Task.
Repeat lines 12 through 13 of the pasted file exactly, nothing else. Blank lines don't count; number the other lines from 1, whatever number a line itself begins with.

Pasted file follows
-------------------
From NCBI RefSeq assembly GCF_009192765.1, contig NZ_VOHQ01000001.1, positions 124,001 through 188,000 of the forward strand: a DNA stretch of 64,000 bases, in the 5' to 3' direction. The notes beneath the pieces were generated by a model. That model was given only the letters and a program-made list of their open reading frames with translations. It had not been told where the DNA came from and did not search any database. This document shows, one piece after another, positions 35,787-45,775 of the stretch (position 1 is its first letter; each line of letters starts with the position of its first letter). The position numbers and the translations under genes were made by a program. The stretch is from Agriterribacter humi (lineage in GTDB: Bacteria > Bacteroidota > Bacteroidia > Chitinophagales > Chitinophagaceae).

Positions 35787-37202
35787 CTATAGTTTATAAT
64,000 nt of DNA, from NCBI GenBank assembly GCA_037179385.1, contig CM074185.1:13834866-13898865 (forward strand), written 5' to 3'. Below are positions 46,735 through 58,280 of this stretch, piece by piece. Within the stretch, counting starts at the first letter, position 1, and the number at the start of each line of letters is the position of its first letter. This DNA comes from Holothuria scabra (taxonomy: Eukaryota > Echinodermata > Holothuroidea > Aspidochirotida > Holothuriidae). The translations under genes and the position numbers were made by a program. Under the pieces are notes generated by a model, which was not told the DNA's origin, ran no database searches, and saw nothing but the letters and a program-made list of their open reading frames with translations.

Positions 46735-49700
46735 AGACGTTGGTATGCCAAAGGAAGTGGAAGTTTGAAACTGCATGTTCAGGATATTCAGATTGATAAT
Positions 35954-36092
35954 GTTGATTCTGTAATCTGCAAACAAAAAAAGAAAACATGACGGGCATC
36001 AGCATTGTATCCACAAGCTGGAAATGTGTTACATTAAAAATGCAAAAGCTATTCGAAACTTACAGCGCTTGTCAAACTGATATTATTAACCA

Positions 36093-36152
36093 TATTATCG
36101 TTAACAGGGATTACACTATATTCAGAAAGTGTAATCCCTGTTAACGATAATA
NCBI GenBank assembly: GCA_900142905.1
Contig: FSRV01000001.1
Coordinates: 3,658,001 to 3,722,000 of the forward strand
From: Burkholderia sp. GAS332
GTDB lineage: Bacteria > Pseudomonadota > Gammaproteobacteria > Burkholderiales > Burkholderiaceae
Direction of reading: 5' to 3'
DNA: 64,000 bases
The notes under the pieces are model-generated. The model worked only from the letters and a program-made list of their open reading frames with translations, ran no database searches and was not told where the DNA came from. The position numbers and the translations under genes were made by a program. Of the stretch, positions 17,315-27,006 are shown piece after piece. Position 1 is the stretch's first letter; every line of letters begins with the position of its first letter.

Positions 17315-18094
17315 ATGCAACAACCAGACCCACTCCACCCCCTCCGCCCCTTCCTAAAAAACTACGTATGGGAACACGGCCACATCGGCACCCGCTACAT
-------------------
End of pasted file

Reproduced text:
36101 TTAACAGGGATTACACTATATTCAGAAAGTGTAATCCCTGTTAACGATAATA
NCBI GenBank assembly: GCA_900142905.1